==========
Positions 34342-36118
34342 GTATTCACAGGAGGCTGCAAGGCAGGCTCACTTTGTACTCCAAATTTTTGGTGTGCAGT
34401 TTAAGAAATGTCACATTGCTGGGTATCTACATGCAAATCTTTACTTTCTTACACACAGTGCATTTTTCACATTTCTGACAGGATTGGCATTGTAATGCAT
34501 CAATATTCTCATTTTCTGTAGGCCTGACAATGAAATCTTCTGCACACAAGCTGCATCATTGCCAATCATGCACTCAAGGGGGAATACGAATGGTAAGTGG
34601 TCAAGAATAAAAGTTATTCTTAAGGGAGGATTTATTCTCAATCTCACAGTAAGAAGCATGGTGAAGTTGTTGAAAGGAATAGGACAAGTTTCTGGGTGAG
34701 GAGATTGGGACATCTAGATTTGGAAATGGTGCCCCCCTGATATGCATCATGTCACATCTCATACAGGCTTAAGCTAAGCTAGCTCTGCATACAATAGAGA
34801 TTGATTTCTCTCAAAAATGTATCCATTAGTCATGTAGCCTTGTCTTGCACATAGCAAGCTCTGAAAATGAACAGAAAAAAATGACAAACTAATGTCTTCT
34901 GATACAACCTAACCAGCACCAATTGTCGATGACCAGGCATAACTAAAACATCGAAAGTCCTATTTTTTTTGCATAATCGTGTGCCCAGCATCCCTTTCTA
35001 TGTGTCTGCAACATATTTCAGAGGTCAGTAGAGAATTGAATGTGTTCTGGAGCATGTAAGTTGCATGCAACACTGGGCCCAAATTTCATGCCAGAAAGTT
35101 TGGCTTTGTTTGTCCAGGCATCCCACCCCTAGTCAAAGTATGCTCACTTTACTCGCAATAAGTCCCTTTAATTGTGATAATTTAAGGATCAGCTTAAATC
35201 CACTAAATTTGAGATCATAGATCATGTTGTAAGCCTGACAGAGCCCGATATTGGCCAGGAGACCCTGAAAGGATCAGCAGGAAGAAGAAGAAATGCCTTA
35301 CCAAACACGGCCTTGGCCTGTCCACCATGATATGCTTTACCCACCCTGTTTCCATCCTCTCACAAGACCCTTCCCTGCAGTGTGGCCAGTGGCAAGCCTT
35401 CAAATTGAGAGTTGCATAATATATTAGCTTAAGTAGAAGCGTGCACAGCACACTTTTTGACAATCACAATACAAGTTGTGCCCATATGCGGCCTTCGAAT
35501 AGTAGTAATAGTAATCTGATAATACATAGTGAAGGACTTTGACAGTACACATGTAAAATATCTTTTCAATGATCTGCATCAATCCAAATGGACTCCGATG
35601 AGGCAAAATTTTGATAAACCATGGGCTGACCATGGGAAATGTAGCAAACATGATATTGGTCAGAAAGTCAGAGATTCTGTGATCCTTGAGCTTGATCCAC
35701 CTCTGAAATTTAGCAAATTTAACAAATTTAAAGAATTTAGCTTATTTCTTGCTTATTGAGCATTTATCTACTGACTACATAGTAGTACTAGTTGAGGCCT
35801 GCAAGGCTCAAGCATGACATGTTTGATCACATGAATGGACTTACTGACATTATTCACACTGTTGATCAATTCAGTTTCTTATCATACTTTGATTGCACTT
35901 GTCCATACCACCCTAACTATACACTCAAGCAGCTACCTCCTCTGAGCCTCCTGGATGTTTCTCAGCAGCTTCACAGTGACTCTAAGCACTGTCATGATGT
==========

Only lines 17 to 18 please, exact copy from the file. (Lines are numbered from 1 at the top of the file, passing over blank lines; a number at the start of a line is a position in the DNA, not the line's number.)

35801 GCAAGGCTCAAGCATGACATGTTTGATCACATGAATGGACTTACTGACATTATTCACACTGTTGATCAATTCAGTTTCTTATCATACTTTGATTGCACTT
35901 GTCCATACCACCCTAACTATACACTCAAGCAGCTACCTCCTCTGAGCCTCCTGGATGTTTCTCAGCAGCTTCACAGTGACTCTAAGCACTGTCATGATGT